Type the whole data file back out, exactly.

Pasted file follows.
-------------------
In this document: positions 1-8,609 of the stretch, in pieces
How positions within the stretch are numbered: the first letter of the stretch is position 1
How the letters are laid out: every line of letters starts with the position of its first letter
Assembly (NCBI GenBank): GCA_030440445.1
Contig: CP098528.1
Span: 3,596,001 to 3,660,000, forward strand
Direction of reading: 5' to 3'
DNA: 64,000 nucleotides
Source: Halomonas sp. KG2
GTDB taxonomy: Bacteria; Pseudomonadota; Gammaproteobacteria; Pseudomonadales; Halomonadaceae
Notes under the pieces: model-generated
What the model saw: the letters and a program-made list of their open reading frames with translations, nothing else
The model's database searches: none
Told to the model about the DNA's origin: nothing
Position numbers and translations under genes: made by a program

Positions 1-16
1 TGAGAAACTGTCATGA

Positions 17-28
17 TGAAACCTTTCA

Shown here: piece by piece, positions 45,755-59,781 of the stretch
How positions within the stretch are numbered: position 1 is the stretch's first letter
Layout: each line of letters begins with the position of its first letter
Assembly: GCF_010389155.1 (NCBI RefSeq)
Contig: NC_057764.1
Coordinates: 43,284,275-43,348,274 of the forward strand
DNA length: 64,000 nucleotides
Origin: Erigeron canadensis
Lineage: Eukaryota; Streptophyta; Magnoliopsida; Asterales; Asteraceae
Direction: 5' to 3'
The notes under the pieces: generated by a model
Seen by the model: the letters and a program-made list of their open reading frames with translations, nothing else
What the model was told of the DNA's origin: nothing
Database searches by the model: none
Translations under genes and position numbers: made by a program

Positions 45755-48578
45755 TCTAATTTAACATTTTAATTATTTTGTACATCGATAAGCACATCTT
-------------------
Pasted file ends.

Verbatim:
In this document: positions 1-8,609 of the stretch, in pieces
How positions within the stretch are numbered: the first letter of the stretch is position 1
How the letters are laid out: every line of letters starts with the position of its first letter
Assembly (NCBI GenBank): GCA_030440445.1
Contig: CP098528.1
Span: 3,596,001 to 3,660,000, forward strand
Direction of reading: 5' to 3'
DNA: 64,000 nucleotides
Source: Halomonas sp. KG2
GTDB taxonomy: Bacteria; Pseudomonadota; Gammaproteobacteria; Pseudomonadales; Halomonadaceae
Notes under the pieces: model-generated
What the model saw: the letters and a program-made list of their open reading frames with translations, nothing else
The model's database searches: none
Told to the model about the DNA's origin: nothing
Position numbers and translations under genes: made by a program

Positions 1-16
1 TGAGAAACTGTCATGA

Positions 17-28
17 TGAAACCTTTCA

Shown here: piece by piece, positions 45,755-59,781 of the stretch
How positions within the stretch are numbered: position 1 is the stretch's first letter
Layout: each line of letters begins with the position of its first letter
Assembly: GCF_010389155.1 (NCBI RefSeq)
Contig: NC_057764.1
Coordinates: 43,284,275-43,348,274 of the forward strand
DNA length: 64,000 nucleotides
Origin: Erigeron canadensis
Lineage: Eukaryota; Streptophyta; Magnoliopsida; Asterales; Asteraceae
Direction: 5' to 3'
The notes under the pieces: generated by a model
Seen by the model: the letters and a program-made list of their open reading frames with translations, nothing else
What the model was told of the DNA's origin: nothing
Database searches by the model: none
Translations under genes and position numbers: made by a program

Positions 45755-48578
45755 TCTAATTTAACATTTTAATTATTTTGTACATCGATAAGCACATCTT